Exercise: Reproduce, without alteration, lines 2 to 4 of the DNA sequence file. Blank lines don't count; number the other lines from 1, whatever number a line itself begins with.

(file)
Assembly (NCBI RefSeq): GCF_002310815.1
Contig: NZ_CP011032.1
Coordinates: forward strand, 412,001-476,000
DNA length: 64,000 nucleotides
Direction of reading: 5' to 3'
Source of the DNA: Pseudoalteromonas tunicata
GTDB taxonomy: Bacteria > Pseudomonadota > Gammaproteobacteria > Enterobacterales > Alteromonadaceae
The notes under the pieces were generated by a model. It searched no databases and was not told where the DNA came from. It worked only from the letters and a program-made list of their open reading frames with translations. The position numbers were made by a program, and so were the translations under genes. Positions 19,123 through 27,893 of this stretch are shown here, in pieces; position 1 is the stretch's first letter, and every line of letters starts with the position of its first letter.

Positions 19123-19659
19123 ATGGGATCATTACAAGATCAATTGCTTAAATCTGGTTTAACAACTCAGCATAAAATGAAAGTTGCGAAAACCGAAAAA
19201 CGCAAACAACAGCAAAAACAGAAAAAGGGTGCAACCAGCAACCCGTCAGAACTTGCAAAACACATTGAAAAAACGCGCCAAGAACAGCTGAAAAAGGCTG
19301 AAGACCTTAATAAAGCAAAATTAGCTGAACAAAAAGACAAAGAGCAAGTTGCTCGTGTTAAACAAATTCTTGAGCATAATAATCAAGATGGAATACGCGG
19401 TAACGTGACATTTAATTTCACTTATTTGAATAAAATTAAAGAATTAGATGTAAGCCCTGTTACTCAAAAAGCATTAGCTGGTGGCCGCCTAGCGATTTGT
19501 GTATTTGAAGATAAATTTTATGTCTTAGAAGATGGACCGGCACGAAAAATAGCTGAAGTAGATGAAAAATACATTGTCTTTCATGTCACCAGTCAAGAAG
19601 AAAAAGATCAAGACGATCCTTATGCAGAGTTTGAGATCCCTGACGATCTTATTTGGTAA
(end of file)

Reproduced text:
Contig: NZ_CP011032.1
Coordinates: forward strand, 412,001-476,000
DNA length: 64,000 nucleotides